BUSINESS

[Reshaping Semicon Map] Reasons why Korea trumps memory chip world

By Song Su-hyun

New opportunities to propel Korean players to catch up with western SoC makers in Industry 4.0

  • Published : Sept 21, 2017 - 17:20
  • Updated : Sept 21, 2017 - 17:20
Some find reasons for South Korea’s competitiveness in the memory chip industry in Korean people’s genetic traits: diligence, meticulousness, tenacity.

But Nam Ki-man, vice chairman of the Korea Semiconductor Industry Association, takes a different approach.

A radial shape of the chipmaking ecosystem is what has made Korea a powerhouse for memory chips, Nam explained.

“Like the shape of the Avenue des Champs-Elysees in Paris, Korean semiconductor businesses are forming a radial shape of business relations, which has been the key to producing the world’s best-quality memory chips,” Nam said.

“Centering around semiconductor companies with fabrication lines (for example, Samsung Electronics and SK hynix), equipment providers, material suppliers and fabless chip designers coexist in the radial ecosystem that is suitable for highly sophisticated co-works like chip manufacturing.”

Aside from the technological comparisons of Korean companies with US competitors like Intel and Qualcomm in the system chip market, they have an innately different ecosystem -- a typical supply chain consisting of a chipmaker and lower-tier suppliers, the expert said.

“Compared to the chain ecosystem, the radial one requires a lot more cooperation and communication among related partners to produce a single product,” Nam said. “Incredibly complex management of this ecosystem is the essence of the Korean memory chip industry.” 
Nam Ki-man, vice chairman of the Korea Semiconductor Industry Association (Park Hyun-koo/The Korea Herald)

Nam, a former government official at the Ministry of Trade, Industry and Energy, also acknowledged the unique corporate culture of Korean conglomerates as a reason behind the country’s success in the semiconductor industry.

“Quick decision-making, outstanding vision, swift and efficient execution capabilities are also major reasons when we look at the companies individually,” he added.

As of the second quarter of this year, Samsung beat Intel for the first time in 24 years, in terms of combined sales and operating profits.

Industry watchers see the rise as the result of successful development of next-generation technologies for dynamic random-access memory, known as DRAM and 3-dimensional NAND flash memory chips.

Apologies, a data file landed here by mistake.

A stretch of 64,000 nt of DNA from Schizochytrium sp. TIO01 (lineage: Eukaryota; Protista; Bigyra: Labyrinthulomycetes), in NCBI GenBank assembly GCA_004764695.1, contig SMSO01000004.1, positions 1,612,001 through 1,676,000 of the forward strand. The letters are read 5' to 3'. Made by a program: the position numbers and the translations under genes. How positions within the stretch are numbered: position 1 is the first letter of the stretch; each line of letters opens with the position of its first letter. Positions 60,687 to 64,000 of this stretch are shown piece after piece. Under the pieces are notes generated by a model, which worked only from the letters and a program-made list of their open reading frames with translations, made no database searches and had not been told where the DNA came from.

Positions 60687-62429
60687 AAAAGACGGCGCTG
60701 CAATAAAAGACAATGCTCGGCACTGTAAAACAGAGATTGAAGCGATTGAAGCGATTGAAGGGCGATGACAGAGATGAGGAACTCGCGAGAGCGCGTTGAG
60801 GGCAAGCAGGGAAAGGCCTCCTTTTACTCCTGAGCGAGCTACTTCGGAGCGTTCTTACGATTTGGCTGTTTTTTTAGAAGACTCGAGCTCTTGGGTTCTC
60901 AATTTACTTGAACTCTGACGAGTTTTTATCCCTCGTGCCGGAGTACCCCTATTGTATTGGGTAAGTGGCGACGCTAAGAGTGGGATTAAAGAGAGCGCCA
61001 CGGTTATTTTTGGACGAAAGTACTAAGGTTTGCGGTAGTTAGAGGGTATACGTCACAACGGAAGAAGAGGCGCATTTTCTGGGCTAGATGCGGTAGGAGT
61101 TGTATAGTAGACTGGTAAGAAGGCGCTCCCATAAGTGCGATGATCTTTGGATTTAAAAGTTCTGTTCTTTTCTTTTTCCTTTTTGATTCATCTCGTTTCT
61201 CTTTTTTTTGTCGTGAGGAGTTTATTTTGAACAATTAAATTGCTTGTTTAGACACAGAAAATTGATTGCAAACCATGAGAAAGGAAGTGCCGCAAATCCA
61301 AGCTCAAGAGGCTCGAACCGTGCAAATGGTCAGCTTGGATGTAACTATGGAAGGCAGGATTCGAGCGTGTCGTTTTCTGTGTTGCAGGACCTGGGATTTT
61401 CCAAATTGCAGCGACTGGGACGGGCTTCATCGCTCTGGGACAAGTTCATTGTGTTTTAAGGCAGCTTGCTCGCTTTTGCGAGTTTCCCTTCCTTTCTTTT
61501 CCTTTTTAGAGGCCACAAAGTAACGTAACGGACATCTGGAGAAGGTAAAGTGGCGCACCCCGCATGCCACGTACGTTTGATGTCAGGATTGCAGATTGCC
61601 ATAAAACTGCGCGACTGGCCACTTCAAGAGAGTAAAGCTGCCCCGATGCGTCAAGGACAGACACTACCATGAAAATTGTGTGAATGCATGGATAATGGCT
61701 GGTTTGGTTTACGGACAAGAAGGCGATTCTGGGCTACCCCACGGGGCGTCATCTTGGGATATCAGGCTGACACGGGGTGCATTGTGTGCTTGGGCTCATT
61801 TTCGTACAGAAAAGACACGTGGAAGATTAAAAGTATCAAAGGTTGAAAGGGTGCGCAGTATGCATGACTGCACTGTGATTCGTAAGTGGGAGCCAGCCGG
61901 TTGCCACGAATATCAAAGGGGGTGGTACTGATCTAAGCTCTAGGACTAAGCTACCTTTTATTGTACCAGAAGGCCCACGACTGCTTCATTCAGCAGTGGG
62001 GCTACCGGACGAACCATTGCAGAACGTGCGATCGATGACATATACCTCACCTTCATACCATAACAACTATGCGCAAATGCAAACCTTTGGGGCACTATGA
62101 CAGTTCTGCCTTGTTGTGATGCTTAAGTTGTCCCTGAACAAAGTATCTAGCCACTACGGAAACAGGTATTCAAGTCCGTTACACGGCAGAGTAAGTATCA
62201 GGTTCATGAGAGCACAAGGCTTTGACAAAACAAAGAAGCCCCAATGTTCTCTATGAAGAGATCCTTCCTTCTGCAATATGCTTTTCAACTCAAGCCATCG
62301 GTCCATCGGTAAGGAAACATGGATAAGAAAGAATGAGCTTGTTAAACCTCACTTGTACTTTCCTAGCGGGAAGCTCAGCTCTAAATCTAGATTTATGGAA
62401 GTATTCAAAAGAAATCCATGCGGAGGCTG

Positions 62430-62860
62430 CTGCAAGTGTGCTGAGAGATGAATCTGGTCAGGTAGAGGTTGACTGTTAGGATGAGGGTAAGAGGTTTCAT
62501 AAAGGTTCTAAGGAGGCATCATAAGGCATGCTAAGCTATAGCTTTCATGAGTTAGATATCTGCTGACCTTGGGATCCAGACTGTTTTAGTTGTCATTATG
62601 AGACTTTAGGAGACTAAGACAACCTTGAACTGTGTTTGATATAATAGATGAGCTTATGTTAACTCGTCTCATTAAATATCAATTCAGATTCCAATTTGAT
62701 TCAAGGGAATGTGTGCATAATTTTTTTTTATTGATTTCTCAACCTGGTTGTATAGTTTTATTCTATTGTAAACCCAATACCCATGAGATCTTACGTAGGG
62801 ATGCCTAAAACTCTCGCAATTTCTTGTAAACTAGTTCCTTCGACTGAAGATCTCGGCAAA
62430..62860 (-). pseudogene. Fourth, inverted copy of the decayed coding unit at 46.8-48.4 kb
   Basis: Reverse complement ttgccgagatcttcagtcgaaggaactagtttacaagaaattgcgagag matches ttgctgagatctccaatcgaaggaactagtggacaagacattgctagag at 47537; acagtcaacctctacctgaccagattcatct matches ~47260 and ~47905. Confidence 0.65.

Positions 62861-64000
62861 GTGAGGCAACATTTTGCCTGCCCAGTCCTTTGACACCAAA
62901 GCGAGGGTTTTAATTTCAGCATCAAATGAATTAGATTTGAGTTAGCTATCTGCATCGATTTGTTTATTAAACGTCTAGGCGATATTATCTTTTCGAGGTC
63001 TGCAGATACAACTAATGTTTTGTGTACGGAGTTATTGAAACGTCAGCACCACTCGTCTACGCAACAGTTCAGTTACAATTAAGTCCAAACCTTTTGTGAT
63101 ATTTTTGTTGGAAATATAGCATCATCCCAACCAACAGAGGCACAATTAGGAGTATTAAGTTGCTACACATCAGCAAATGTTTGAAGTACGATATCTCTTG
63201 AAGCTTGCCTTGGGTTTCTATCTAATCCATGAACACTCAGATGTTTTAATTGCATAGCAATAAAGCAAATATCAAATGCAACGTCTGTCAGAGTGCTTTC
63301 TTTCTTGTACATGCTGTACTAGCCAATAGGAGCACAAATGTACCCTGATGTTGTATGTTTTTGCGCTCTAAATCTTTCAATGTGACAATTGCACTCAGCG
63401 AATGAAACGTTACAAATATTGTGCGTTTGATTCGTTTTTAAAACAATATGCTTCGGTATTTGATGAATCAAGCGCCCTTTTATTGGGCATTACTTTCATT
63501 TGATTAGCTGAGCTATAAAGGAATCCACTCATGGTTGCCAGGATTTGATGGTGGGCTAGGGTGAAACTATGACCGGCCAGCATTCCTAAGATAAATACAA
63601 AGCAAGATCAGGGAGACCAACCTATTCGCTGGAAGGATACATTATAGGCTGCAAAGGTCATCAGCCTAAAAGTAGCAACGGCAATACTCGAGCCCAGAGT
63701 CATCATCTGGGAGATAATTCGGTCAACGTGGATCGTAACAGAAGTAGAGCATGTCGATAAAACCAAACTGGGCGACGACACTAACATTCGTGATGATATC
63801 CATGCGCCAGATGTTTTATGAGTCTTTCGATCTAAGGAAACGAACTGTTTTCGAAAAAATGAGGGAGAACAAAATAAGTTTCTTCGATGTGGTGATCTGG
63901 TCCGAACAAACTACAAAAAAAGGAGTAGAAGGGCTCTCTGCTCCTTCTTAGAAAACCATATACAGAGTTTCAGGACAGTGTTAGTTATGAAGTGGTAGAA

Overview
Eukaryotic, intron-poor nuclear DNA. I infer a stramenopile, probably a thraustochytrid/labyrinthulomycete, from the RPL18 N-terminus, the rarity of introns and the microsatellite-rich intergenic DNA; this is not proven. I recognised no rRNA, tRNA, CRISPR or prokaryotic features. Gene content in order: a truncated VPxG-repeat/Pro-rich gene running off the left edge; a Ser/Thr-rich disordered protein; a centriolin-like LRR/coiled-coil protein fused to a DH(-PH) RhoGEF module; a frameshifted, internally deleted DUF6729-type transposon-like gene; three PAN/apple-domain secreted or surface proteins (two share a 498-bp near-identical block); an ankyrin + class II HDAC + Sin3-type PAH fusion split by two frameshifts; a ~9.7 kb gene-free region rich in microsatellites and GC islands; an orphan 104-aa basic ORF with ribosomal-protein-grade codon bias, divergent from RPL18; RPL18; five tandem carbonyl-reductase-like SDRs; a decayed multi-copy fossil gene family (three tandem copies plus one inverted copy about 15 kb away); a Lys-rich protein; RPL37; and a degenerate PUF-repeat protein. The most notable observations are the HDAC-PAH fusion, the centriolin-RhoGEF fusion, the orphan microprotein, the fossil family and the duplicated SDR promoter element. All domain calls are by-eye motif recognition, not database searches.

Since SK hynix is a member of a global consortium to acquire Toshiba’s NAND flash memory unit, the Korean chipmakers’ presence in the memory world is expanding ever more than before.

Combined sales of Samsung and SK hynix are forecast to hit a record high of 100 trillion won this year, according to the financial industry.

Amid such an upbeat mood in the chipmaking industry, Nam encouraged both large and smaller semiconductor businesses in the country to take advantage of the upcoming wave of Industry 4.0.

“We expect to see explosive growth in demand for system chips in the era of the fourth industrial revolution across various sectors such as biotechnology, communications, low power solutions, medical diagnosis, and so forth,” he said. “Intel and conventional leaders will still exist, but the system chip sector will start to be led by first movers who find niche markets for the newly emerging services and products that entail application of chips.”

These days, Korean chip engineers are paying keen attention to new trends in other industries such as the automobile industry in order to grasp ideas about what kind of new chips will be needed for connected cars and autonomous driving, Nam explained.

“The last two years have been intriguing to detect unusual trends in the industry,” he said. “While conventional factors that used to derive growth of chip demand -- from personal desktop computers, laptops and smartphones -- seem to have been overshadowed by new, unexpected factors such as those from artificial intelligence, bid data, Internet of Things and autonomous driving sectors.”

To the question of when this super cycle would end, the industry veteran tilted his head, saying “unexplainable.”

“In the very long term, we can say the industry’s growth is heading onwards and upwards, but it is very hard to predict how the market would change next year,” he added.

Nam joined the KSIA in 2014, which is a non-government organization promoting interests and growth of semiconductor businesses in Korea. At the Ministry of Trade, Industry and Energy, Nam served as chiefs of trade and industry policies until April 2013. He is an expert on economic development and public economics with a Master‘s degree from Wisconsin University.

By Song Su-hyun (song@heraldcorp.com) 

The Korea Herald is publishing a series of articles dissecting the status and plans of South Korea’s leading semiconductor businesses that are shifting the shape of the global market. This is the second installment. -- Ed.